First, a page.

Carol Bove: Between Art and Design

This article was first published online by Apollo Magazine on 23 Apr 2015

Carol Bove’s work is curious in that it seems to inhabit two worlds at once. Her careful arrangements of sculptures and found objects cry out to be interpreted as conceptual art. Yet, aesthetically speaking, the objects themselves have much in common with contemporary design.

Bove uses the same components again and again – small structures of brass cubes and concrete, driftwood bolted to I-beams, peacock feathers, hanging metal nets, giant ‘noodles’ of curling steel with a polished white finish. These, along with some original additions, are all involved in her latest exhibition, ‘The Plastic Unit’, which occupies five rooms at David Zwirner in London. Each of these objects has its own minimalist, tactile charm, but displaying them together in a gallery also poses the question of how they relate to one another.

At the show’s opening, Bove herself suggested there are two ways to approach her work: a ‘gestalt’ (or formal) approach, and a ‘psychedelic’ one. The latter she describes as ‘bridging the membrane into the subjective experience’ – or put more simply, ‘you can get lost in it’.

Carol Bove, I, quartz pyx, who fling muck beds (2015), Concrete and brass. © the artist, courtesy of David Zwirner, New York/London

The gallery space is crafted to suggest the interaction of objects. You’re invited to look through them at other objects, or past them into another room. Bove is a ventriloquist, using her components to assume different voices from visual culture – the ornamental, the industrial, bric-a-brac, the artefact – and contrasting them with each other. Her detached, almost scientific placement of the objects rather cleverly gives them the aura of a museum display, or a show room for cars or antiques.

Bove’s work implies that it is meaningful, and moreover can be imbued with all manner of meaning, but it never goes so far as to confirm or deny anything in particular. I suspect this relaxed ambiguity is a reason why Bove’s short career has been packed with impressive solo exhibitions. While her work acts as a lightning rod for the aggressive interpretations of an art world audience, it also makes no demand of the viewer who would rather read nothing between the lines, and merely enjoy the strange buzz of these objects-turned-artefacts or commodities. In other words, the conceptual part of Bove’s work is optional.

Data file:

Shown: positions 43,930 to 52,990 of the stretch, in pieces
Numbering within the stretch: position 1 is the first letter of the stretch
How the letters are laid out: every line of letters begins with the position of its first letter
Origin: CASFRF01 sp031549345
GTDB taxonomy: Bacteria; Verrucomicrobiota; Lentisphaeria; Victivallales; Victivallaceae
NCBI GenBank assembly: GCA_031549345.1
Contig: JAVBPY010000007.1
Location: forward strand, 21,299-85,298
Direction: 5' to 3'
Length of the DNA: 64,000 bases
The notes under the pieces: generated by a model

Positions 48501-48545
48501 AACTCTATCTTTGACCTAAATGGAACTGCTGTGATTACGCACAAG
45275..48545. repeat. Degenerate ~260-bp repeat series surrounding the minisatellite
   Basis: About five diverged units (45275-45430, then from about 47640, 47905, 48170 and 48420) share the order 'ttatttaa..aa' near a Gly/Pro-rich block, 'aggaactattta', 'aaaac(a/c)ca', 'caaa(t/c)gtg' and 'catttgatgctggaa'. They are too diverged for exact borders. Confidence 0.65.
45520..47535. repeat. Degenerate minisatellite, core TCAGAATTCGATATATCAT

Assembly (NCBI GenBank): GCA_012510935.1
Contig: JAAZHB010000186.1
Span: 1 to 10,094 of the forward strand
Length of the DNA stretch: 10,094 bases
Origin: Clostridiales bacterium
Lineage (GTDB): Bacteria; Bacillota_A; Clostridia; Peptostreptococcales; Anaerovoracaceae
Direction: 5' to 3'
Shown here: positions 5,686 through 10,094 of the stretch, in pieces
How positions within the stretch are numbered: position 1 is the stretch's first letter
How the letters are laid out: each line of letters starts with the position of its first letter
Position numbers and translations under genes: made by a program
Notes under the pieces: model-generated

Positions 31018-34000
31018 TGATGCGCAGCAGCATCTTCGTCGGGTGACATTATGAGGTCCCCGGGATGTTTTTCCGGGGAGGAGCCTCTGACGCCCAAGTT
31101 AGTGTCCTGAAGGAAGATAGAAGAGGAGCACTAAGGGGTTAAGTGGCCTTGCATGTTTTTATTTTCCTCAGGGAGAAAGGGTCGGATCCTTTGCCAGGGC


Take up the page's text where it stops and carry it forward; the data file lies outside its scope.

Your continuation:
Carol Bove, detail from Mussel Shell (2014), Peacock feather, seashell, found steel object, concrete, and brass. © the artist, courtesy of David Zwirner, New York/London

This can be seen as part of Bove’s ongoing interest in context, for the obvious conclusion must be that conceptual depth stems purely from her work’s gallery setting. If Marcel Duchamp’s famous breakthrough was to show that anything placed in a gallery is art, Bove’s response is to show that contemporary art now depends on the gallery for its very existence.

What makes the dualism of Bove’s work all the more apparent is that her objects so easily slide into the category of interior design. That this is little commented on is perhaps a reflection of how deftly Bove uses the implications of the gallery space. Yet, her angular brass frames and knotted dark wood sculptures would look entirely at home in the window of Andrew Martin or the Conran Shop. This connection is made explicit by another exhibition currently taking place at the Henry Moore Institute in Leeds, which puts Bove alongside legendary architect and designer Carlo Scarpa. The aesthetic similarities are uncanny (though according to Bove, coincidental).

The traditional boundary between art and design is functionality. Designers like Carlo Scarpa, who shared Bove’s interest in the psychic life of objects and space, test that boundary. Bove does the same from the other side: with her knack for exposing the mechanics of interpretation and display, it is not unreasonable to think of her as a designer whose function is to provide contemporary art exhibitions.

Installation view from the 2015 solo exhibition ‘Carol Bove: The Plastic Unit’ at David Zwirner, London. Courtesy David Zwirner, New York/London
Carol Bove, Self Talk (2015), installation view from the 2015 solo exhibition ‘Carol Bove: The Plastic Unit’ at David Zwirner, London. Courtesy David Zwirner, New York/London

The Abstract White Relief

This article was first published online by Apollo Magazine on Feb 10 2015

‘Abstract white relief’ is not an easy term to get your head around. It can sound highly technical, or positively poetic: three slight and airy words that threaten to float away like a balloon as soon as they are said. Yet this simple sensation of transcendence was precisely the intention of many of the artists who used abstraction and whiteness to transform the ancient medium of relief sculpture during the 20th century. They sought to turn an object in the physical world into a window through it.